In 1822 Friedrich von Gärtner, the fashionable architect, was appointed artistic director of the factory. In the middle of the 19th century its financial position deteriorated to the extent that in 1856 all artistic production was halted and it was decided to privatise the factory. It was leased out for the first time in 1862 and its focus shifted to the production of technical, medical and sanitary porcelain goods.

In 1887 Albert Bäuml (1855–1929) took a lease of the factory. His aim was to regain the previous high artistic level of the factory's products: it was Bäuml, for example, who "rediscovered" Bustelli. This aim was realised at around the turn of the 19th and 20th centuries and besides historical copies, elegant Jugendstil ceramics were developed.[2]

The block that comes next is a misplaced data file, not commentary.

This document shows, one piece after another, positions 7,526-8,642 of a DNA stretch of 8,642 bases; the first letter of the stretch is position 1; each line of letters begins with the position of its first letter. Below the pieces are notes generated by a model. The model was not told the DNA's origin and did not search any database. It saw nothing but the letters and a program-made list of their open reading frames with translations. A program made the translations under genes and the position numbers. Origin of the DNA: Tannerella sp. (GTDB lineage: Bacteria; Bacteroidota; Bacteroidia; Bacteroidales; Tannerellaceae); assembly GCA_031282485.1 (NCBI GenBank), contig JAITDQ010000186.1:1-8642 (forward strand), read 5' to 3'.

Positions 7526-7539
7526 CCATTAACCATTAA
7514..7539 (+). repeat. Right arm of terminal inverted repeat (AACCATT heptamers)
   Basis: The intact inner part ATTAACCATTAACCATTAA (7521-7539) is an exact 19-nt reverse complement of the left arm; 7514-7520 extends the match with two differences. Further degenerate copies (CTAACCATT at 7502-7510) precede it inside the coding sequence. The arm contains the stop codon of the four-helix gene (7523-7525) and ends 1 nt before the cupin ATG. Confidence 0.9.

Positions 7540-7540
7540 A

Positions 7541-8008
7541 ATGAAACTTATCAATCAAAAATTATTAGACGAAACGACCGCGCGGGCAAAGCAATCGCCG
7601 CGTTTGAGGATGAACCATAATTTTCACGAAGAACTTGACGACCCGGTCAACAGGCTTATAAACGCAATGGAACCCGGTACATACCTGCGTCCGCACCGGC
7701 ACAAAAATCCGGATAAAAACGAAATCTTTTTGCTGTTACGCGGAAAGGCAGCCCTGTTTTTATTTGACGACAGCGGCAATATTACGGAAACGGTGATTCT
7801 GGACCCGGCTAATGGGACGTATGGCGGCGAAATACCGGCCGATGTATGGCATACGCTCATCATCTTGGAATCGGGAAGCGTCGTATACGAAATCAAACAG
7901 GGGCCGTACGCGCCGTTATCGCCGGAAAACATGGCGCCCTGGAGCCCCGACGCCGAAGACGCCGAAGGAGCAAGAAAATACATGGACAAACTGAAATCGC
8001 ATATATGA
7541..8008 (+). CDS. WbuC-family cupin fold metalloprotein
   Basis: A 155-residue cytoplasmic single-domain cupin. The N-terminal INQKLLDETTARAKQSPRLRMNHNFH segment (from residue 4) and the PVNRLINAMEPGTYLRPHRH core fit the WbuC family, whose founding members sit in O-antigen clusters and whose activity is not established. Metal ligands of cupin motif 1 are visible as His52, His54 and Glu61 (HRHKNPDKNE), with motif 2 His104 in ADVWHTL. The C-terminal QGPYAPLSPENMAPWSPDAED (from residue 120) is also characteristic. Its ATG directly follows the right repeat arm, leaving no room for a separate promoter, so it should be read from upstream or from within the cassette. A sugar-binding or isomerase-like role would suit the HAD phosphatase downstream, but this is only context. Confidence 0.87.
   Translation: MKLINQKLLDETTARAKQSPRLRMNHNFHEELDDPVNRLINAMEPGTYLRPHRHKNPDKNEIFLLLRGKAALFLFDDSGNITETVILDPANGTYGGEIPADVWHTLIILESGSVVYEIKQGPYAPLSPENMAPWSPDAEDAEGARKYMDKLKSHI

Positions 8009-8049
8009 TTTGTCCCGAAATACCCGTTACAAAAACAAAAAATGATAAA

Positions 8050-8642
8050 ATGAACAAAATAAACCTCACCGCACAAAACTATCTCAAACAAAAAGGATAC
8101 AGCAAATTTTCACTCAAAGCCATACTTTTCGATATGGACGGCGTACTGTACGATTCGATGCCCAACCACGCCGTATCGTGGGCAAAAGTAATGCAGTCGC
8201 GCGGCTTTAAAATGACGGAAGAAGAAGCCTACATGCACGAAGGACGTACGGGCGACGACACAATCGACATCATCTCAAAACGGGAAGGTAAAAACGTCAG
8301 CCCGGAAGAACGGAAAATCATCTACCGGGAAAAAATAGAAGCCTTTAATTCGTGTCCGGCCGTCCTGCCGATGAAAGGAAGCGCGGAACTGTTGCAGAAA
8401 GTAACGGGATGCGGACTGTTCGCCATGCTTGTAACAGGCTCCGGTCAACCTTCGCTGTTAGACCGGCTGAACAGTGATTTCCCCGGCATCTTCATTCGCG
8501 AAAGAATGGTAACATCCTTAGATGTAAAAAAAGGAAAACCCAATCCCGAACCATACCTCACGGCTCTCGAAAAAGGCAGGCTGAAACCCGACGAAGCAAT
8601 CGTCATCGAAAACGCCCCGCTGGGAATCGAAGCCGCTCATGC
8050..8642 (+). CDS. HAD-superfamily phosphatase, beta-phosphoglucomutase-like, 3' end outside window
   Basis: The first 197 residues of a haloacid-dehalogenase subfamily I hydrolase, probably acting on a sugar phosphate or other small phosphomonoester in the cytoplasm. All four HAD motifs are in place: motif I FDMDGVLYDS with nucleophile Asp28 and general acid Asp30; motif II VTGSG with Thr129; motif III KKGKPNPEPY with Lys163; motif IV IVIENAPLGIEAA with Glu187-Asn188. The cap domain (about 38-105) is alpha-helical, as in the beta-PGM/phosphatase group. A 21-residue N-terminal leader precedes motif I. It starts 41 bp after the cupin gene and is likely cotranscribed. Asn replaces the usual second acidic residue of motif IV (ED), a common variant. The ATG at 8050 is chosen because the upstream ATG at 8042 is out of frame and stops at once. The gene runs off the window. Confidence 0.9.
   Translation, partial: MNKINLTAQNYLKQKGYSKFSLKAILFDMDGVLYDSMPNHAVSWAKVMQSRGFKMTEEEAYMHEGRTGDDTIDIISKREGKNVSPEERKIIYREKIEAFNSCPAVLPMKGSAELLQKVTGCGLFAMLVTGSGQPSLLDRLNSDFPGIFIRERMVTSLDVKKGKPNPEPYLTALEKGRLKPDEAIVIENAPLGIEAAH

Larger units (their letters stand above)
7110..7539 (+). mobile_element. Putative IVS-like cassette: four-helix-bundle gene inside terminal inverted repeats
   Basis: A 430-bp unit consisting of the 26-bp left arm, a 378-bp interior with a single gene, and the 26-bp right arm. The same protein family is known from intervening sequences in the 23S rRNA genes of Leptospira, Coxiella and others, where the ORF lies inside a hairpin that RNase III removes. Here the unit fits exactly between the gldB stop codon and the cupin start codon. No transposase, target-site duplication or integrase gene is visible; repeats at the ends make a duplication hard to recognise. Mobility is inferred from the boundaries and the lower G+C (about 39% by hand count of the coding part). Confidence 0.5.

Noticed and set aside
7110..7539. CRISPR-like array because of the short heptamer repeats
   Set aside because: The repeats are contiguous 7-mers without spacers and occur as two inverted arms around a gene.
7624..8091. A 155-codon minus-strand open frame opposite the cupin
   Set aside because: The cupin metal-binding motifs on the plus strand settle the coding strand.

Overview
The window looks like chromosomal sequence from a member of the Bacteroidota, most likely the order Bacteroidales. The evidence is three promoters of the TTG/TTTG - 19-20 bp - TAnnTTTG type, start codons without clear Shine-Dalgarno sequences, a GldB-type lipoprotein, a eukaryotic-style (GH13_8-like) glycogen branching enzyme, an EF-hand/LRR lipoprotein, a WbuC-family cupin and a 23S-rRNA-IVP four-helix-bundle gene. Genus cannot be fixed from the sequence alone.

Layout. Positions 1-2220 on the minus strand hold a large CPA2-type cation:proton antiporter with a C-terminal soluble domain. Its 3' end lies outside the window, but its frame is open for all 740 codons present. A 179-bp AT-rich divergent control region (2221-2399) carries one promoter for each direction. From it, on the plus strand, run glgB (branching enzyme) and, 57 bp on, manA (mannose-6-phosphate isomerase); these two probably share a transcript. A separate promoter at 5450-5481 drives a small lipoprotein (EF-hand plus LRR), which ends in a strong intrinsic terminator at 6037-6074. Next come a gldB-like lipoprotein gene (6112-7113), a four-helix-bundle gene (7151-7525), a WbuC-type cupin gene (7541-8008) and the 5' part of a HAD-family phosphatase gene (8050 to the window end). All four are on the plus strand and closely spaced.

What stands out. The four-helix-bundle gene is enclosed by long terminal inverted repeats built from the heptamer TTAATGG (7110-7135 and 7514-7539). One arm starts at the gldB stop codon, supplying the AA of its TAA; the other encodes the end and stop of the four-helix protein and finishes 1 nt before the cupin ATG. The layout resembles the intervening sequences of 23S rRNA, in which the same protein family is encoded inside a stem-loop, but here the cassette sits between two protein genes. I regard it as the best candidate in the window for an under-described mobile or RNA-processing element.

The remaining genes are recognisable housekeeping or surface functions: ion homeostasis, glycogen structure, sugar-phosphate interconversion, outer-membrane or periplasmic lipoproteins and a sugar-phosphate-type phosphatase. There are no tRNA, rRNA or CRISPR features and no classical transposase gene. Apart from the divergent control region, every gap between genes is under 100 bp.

The product range includes services, mocca cups, figurines, animal figurines, Bavarica, baskets, vases, maiolica, table decoration and accessories. The customers of these exquisite products include the international aristocracy, embassies, churches and palaces at home and abroad.[2]

Since 1975 the factory has been leased by the Bavarian government to the Wittelsbach Compensation Fund (Wittelsbacher Ausgleichsfonds). In 2011 it was taken over by Prince Luitpold of Bavaria.

The Nymphenburg Palace also accommodates the Nymphenburg Porcelain Museum (the Bäuml Collection). Guided tours through the factory can be arranged by prior appointment. Nymphenburg Palace is known to have been the working place of artists and sculptors like Hanns Goebl and Franz Anton Bustelli.[1]

See also

References

  1. ^ a b c "History". Porzellan Manufaktur Nymphenburg. Retrieved 31 December 2019.
  2. ^ a b c d "Staatliche Porzellan-Manufaktur Nymphenburg aus München". wer-zu-wem GmbH Hamburg. Retrieved 31 December 2019.